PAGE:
2021 Theses Doctoral
A Critical Race Narrative Analysis of New York City Early Childhood Teachers' Constructions of Teacher Certification and Teaching Quality
Growing national attention to the importance of early childhood education (ECE) has led many cities and states to abandon debates pertaining to whether and for whom Pre-Kindergarten (PK) should be available in favor of the establishment of Universal PK (UPK). UPK programs have been framed as an investment in human capital to improve standards and performance and achieve economic payoffs that will afford high returns on investment—improving future employment, lowering rates of incarceration, etc. Such an investment narrative is predicated on high-quality UPK programs; this has meant that in New York City (NYC), UPK teachers were expected to be certified by New York State. Situating my study within the growing educational research literature on the problems with teacher certification tests, which found that such tests disadvantage Teachers of Color, this qualitative study employed critical race theory to examine the racialization of teacher certification test success and failure, combining three individual life history interviews, a critical participatory focus group, and dyad.
Through interviews, it sought to understand how ECE teachers of Color in NYC conceptualized teaching quality within the context of institutional discourses and official definitions of teaching quality. Employing critical narrative analysis, I attended to the interplay between policy discourses and personal lived experiences via conversational narratives recounting their experiences of licensure test failure, inquiring into how they negotiated institutional definitions of qualified teacher with their own understandings and lived experiences pertaining to teacher qualification. Focus groups served as sites for the co-creation of counter-narratives to the institutional narrative of teacher licensure indexing teacher quality.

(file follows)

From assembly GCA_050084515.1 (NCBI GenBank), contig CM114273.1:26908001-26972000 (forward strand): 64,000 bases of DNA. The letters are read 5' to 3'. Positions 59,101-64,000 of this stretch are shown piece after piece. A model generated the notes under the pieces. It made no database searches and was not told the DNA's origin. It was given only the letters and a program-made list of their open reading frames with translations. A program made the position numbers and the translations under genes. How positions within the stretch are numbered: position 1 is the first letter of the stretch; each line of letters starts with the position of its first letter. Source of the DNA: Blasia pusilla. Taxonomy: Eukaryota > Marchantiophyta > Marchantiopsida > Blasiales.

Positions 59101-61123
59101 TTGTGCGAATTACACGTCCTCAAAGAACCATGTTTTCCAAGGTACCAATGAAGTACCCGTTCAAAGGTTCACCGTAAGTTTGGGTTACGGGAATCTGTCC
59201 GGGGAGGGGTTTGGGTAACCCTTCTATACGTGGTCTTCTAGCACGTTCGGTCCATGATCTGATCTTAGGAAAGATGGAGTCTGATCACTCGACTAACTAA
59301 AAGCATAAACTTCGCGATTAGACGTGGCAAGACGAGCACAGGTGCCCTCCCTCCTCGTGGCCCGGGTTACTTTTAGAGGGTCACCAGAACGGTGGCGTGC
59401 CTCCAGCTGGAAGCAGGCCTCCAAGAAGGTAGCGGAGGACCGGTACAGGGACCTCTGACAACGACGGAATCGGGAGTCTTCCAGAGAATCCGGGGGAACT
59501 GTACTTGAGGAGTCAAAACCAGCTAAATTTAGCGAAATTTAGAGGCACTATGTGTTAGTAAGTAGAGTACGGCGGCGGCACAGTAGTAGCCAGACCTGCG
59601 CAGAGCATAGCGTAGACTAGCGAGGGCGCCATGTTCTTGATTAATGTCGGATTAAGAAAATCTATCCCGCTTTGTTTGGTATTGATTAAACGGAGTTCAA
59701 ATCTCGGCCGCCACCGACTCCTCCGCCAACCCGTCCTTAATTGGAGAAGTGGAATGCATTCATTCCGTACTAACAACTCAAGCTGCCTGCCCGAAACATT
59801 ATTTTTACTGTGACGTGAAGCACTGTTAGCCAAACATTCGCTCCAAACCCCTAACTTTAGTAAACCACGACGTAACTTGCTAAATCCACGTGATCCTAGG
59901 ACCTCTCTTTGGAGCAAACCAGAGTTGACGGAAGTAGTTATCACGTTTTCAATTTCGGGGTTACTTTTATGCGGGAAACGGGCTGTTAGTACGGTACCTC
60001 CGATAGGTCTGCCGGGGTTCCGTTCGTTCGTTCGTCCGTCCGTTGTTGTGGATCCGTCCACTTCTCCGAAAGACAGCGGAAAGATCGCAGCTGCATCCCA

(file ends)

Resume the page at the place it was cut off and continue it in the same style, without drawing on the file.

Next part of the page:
Findings point toward how current policy conceptions of teacher quality as teacher licensure gives continuation to a long history of teacher licensure tests being used as a racist tool to protect whiteness in the teaching profession. This is particularly problematic in light of the growing majority of young children in today’s early childhood classrooms combined with the proven benefits children of Color have from having Teachers of Color. As such, implications point toward the need to disentangle conceptualizations of teacher quality and qualification from teacher licensure testing.
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More About This Work
- Academic Units
- Interdisciplinary Studies in Education
- Thesis Advisors
- Souto-Manning, Mariana
- Ed.D., Teachers College, Columbia University
- Published Here
- June 2, 2021